Bethesda Developer confirming this:

General (Skyrim.ini)
There are often changes to many variables here to apparently increase memory usage. These values should be left alone, especially the iPreloadSizeLimit variable, as this variable is actually related to the preloading of the intro video. Allocating 4GB to that is obviously going to mess your game. The Skyrim Memory Patch and Stable uGridsToLoad are combined the true solution to uGridstoLoad crashing. Also, the uInterior Cell Buffer variable should not be changed, uGridstoLoad has no effect on it.

Remove these lines if you have added them to your Skyrim.ini:
uInterior Cell Buffer=

If you have this variable added, if your game is working well after the Skyrim Memory Patch try removing this variable, as it is by default 1000, (some recommend 99999+ for some reason). This may have helped in the past, but now the Memory Patch should have properly fixed it.

Remove this line if you have added it to your Skyrim.ini:

The next variable is one many people will instantly ignore changing if you've changed uGridsToLoad, but this variable in newer Skyrim patches is automatically changed by the engine depending on your current situation (including your uGridsToLoad variable). Changing it above its default is again not helping your game at all.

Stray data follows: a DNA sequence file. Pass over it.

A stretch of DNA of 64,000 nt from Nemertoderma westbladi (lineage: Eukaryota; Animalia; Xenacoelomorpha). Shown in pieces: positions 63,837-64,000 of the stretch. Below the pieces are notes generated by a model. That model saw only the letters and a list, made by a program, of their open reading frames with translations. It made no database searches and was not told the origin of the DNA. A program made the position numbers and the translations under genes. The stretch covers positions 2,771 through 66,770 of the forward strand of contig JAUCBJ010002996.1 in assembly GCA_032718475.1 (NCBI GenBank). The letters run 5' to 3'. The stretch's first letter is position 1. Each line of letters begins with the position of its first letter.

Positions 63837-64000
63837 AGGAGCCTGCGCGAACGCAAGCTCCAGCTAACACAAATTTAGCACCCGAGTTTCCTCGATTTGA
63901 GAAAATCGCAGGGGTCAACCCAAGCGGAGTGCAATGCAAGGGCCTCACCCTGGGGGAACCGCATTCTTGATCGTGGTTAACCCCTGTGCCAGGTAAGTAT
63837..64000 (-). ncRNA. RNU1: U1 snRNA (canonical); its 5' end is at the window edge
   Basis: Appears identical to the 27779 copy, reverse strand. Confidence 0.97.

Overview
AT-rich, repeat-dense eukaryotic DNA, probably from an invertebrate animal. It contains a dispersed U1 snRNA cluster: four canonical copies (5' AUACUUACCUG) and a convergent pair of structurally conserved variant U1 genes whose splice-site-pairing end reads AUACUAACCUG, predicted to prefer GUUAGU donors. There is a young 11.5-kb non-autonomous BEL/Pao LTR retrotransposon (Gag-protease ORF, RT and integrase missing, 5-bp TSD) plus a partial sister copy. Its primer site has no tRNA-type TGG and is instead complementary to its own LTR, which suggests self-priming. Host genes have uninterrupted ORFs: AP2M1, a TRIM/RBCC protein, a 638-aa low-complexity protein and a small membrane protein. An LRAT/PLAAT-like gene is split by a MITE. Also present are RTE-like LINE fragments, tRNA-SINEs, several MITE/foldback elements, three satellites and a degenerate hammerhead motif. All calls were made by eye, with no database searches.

Restore this back to 36 if you've changed it.
uExterior Cell Buffer=36

I can confirm this variable doesn't need changing. uGridsToLoad=7, uExterior Cell Buffer=36, Speed at x10, Collisions off. Flying around the map at high speeds with cells loading/unloading. No CTD, works fine.

Threading Changes
Following is the DEFAULT settings Skyrim uses:

Here's the simple truth. If you have 4 cores, or 2 cores, Don't change this. Just don't. Remove it from your INI file if you have.

Skyrim by default uses 4 cores of your CPU (iNumHWThreads=4). These cores/threads are each allocated to different tasks. The variables are perfectly set to leave room for different tasks. For example, notice the gap between Rendering and AI, there is one thread free. This is used for the 1 default Havok thread. There is a gap between the AI threads too, used for 3 of the HWThread's. 5 is shared with AI Thread 2. This is a wildcard of sorts. This works for 4 cores, and should be left alone.

Let's just leave it at this: If you want to change this value, if you've followed this guide correctly, just change it. There is no additional tweaking needed. no uExteriorCellBuffer change (engine auto-changes this), no messing with memory variables, no increasing the size of the SSME values, just change it and launch.